For nearly three years, the crisis in Yemen has been playing out in the shadows of ongoing regional conflicts — its victims' suffering largely hidden from public view. Today, however, the situation in Yemen has become a categorical humanitarian crisis. The country sits on the brink of famine and is contributing to what UN Under-Secretary-General for Humanitarian Affairs and Emergency Relief Coordinator Stephen O'Brien called "the largest humanitarian crisis since the creation of the UN."
The current conflict in Yemen began on 21 September 2014, with the Houthis, a broad national political movement, seizing the government's headquarters in Yemen's capital, Sana'a, after years of friction and distrust. On 25 March 2015, the Saudi-led coalition began an offensive on the Houthi fighters in a widely criticized campaign that pushed the already war-torn country into further disarray. The conflict is now widespread, with much of Yemen and its population caught in it.
Out of Yemen's population of nearly 29 million, 18.8 million people require some sort of humanitarian support. A further 10.3 million people are in need of urgent assistance to survive. 17 million people are food insecure, with seven million people unsure of where their next meal might come from, if it even does. More than three million people have fled their homes, public infrastructure and services are no longer functional and less than half of Yemen's health centres are able to operate, with life-saving medical supplies and equipment at a severe shortage.
A child under five dies every ten minutes from preventable causes, and 80 per cent of Yemen's children (9.6 million) need humanitarian assistance.
For Sadeq al-Jabri, a medical doctor and head of the kidney dialysis department at the military hospital in Sana'a, turning away patients due to limited basic supplies - everything from oxygen and insulin to medicines for kidney dialysis and chemotherapy — has become the norm. "We're facing an especially acute shortage of medicines for patients who suffer from kidney dialysis," he said. "We're no longer able to treat people adequately."
Children always bear the largest burden of any conflict. As the world's most vulnerable population, children can experience decades of trauma and suffering, affecting not only themselves but also future generations. As a result of the ongoing man-made conflict and worsening situation, a child under five dies every ten minutes from preventable causes, and 80 per cent of Yemen's children (9.6 million) need humanitarian assistance. Access to safe water is challenging and malnutrition is rapidly increasing. The lack of proper sanitation increases the threat of water-borne diseases such as cholera.According to UNICEF Director for the Middle East and North Africa Geert Cappelaere, the disease is spreading among Yemen's children at an alarming rate. "Most areas of the country are affected," he said.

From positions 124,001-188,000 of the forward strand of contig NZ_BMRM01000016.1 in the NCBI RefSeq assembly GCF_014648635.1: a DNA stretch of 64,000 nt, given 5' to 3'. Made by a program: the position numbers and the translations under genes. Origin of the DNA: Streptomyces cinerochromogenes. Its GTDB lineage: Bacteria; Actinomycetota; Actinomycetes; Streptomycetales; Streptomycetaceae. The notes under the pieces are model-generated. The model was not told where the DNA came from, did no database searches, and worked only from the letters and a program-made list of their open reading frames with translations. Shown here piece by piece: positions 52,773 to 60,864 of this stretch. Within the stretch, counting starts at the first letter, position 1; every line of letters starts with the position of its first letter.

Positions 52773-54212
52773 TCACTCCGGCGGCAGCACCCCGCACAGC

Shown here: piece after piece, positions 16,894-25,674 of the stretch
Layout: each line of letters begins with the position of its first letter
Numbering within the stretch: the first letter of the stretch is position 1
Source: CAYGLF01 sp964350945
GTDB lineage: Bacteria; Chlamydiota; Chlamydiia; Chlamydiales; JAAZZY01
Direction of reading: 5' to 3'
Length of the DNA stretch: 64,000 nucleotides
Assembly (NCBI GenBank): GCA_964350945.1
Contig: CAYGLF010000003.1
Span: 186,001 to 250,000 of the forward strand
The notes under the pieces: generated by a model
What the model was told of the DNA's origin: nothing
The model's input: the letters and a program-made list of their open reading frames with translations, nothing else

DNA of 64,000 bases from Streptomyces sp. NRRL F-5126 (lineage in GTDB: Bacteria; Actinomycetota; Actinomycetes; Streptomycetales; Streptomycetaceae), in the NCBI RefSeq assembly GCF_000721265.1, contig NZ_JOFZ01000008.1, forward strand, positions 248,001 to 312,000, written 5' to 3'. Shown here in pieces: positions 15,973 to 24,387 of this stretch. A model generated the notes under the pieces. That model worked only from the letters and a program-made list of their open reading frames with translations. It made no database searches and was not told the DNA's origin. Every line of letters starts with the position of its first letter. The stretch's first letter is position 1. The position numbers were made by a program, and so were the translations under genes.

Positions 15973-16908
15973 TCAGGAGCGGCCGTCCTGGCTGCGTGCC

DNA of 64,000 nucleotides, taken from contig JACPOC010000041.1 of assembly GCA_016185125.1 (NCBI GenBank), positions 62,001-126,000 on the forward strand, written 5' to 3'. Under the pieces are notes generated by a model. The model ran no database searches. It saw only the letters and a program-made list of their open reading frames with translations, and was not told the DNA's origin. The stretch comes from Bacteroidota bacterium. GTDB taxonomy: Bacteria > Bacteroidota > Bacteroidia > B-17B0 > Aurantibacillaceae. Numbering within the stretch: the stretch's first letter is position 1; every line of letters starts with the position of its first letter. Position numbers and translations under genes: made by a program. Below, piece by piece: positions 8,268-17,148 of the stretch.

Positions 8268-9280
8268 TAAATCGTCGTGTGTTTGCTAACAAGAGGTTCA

Families are increasingly marrying off their young daughters to have someone else care for them, and often use the dowry to pay for basic necessities.
Cholera is mostly prevalent among those under the age of 15, which accounts for 41 per cent of the more than 300,000 reported cases of suspected cholera and acute watery diarrhea. As of July 2017, more than a quarter of the reported 1,700 deaths are children. This suffering has pushed Yemen's crisis to dire heights, with families embracing dangerous means of survival. Young girls, for instance, are being sold into marriage in exchange for food. "Families are increasingly marrying off their young daughters to have someone else care for them, and often use the dowry to pay for basic necessities," O'Brien said.
Despite the challenging environment in Yemen, as a result of more than two years of constant war, nearly 124 humanitarian partners consisting of 85 national non-governmental organizations (NGOs), 30 international NGOs and nine UN agencies have been able to reach more than 3.5 million people with some form of humanitarian assistance in all 22 of Yemen's governorates.
For many though, the situation is still getting worse, and humanitarian organizations are overwhelmed. "We are responding to a major crisis without having the basics," Cappelaere said. "The reality is incredibly dire."
Humanitarian organizations are often caught in the crossfire, and their efforts to deliver life-saving assistance and supplies continuously challenged by the continued fighting.
Greater attention must be paid to the suffering that is prevalent in Yemen. In order to prevent losing generations, we need to provide more help and support to the humanitarian organizations that are dedicating everything they have to preventing an already tragic situation from becoming even worse.